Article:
Revised Standard Version Bible, RSV

The Revised Standard Version (RSV) is a comprehensive revision of the King James Version, the Revised Version of 1881-1885, and the American Standard Version of 1901, published in stages around the middle of the 20th century.  It aims to present a literally accurate translation of the Bible in modern English.  The panel of scholars who worked on the translation used the 17th edition of the Nestle-Aland Greek text for the New Testament, and the traditional Hebrew Masoretic Text for the Old Testament. However, they amended the Hebrew in a number of places. In the Book of Isaiah, they sometimes followed readings found in the then newly discovered Dead Sea Scrolls.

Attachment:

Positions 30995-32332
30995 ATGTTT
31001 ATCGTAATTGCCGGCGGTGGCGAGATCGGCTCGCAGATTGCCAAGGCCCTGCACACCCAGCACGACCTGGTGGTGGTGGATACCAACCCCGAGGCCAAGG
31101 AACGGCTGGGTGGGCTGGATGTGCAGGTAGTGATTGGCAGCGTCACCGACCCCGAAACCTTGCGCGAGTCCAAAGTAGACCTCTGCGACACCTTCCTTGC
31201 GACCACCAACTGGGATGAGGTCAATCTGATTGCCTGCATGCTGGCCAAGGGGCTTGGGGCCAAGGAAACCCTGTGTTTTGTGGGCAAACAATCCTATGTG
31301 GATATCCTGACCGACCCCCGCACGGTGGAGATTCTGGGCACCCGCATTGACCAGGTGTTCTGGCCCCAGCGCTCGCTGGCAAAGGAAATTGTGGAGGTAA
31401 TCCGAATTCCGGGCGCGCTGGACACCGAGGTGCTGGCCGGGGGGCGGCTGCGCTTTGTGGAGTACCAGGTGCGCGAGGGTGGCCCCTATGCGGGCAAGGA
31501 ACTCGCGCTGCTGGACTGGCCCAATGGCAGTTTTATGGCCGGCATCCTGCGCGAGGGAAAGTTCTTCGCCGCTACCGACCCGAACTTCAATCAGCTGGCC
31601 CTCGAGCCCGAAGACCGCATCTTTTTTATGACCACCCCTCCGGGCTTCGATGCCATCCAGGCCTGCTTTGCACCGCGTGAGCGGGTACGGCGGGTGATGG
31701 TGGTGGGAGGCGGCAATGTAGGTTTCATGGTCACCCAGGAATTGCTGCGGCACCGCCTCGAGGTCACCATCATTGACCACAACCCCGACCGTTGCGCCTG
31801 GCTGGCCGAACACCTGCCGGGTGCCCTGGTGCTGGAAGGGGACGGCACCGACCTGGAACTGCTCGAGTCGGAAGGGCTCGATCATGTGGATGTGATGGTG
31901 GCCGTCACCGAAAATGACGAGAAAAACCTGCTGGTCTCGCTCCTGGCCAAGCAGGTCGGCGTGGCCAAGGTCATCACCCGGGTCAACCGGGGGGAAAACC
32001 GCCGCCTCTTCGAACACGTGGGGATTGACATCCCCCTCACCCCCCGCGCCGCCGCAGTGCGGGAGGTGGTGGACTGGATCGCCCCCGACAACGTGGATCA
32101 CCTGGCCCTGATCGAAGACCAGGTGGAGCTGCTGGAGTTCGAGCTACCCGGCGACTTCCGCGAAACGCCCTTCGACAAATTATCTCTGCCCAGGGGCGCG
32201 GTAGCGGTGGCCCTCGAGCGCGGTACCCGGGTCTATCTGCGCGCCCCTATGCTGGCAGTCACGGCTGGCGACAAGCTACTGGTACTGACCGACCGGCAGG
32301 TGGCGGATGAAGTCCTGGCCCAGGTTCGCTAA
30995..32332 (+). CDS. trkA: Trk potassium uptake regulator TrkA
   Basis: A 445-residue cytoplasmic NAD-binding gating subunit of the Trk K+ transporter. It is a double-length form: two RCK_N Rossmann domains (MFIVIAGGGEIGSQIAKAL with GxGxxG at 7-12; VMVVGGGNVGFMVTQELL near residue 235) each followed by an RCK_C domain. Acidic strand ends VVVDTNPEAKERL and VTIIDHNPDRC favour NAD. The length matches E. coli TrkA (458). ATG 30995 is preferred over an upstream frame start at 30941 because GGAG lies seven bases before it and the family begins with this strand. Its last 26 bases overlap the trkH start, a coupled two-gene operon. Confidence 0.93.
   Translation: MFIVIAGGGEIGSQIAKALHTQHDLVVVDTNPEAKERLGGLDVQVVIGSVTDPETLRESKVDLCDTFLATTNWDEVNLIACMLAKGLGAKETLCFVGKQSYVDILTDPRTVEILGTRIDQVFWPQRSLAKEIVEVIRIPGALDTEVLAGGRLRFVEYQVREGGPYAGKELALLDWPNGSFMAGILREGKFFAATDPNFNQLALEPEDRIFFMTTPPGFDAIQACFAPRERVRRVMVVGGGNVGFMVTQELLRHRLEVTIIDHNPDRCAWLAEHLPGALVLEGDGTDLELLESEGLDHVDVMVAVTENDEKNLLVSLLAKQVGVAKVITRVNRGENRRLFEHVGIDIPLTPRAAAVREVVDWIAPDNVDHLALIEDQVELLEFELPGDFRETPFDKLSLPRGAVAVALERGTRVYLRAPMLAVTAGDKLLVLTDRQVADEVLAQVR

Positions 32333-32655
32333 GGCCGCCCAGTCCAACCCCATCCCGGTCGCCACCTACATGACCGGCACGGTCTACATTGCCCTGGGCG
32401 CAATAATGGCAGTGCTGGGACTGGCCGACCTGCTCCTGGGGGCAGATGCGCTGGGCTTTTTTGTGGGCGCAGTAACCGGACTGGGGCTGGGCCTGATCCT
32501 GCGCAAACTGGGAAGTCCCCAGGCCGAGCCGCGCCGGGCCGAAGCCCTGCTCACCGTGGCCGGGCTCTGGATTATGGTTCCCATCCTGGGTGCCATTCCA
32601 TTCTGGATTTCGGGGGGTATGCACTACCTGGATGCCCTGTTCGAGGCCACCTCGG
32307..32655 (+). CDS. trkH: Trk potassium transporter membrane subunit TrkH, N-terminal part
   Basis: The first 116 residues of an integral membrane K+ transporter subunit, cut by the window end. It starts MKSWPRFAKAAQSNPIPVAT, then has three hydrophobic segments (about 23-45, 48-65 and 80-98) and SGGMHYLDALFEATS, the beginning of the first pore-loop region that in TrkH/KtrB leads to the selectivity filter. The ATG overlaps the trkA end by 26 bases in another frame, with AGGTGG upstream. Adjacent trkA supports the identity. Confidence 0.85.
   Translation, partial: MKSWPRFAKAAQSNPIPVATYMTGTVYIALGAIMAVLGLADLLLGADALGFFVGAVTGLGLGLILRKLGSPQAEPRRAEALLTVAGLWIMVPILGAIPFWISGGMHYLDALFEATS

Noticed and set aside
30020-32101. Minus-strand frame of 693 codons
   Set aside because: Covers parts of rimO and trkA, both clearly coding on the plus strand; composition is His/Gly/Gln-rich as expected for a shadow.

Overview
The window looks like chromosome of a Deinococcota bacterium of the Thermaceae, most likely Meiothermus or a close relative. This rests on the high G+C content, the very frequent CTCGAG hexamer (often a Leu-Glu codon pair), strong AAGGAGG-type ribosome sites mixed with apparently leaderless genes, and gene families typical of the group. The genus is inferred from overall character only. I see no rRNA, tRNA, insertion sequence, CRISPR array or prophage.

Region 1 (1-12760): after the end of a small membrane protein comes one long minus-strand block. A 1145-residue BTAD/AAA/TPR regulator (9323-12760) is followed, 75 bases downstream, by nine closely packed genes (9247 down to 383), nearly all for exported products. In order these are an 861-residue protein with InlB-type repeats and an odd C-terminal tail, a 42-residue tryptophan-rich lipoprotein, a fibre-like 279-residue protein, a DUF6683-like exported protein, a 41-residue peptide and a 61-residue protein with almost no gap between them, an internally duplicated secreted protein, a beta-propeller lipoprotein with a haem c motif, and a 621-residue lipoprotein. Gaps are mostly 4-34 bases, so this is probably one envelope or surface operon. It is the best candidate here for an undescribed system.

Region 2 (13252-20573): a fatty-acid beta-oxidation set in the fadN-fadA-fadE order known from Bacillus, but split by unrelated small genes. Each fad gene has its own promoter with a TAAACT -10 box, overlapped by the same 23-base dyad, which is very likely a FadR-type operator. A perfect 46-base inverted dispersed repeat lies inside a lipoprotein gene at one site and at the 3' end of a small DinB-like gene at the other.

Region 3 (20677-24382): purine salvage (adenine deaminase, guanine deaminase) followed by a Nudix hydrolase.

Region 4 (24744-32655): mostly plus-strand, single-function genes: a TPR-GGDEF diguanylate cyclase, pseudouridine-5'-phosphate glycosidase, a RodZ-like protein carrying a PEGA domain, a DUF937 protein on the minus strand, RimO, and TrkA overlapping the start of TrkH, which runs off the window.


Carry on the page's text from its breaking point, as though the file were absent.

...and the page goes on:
The RSV New Testament was published on February 11, 1946. In his presentation speech to the International Council of Religious Education, Luther Weigle, dean of the translation committee, explained that he wanted the RSV to supplement and not supplant the King James and American Standard Versions.

In 1950, the Council merged with the Federal Council of Churches to form the National Council of the Churches of Christ in the USA. The RSV copyright was assigned to the new Council's Division of Christian Education.

After a thorough examination and about eighty changes to the New Testament text, the NCC authorized the RSV Bible for publication in 1951. St. Jerome's Day, September 30, 1952, was selected as the day of publication, and on that day, the NCC sponsored a celebratory rally in Washington D.C., with representatives of the churches affiliated with it present. The very first copy of the RSV Bible to come off the press was presented by Weigle to President Harry S. Truman.

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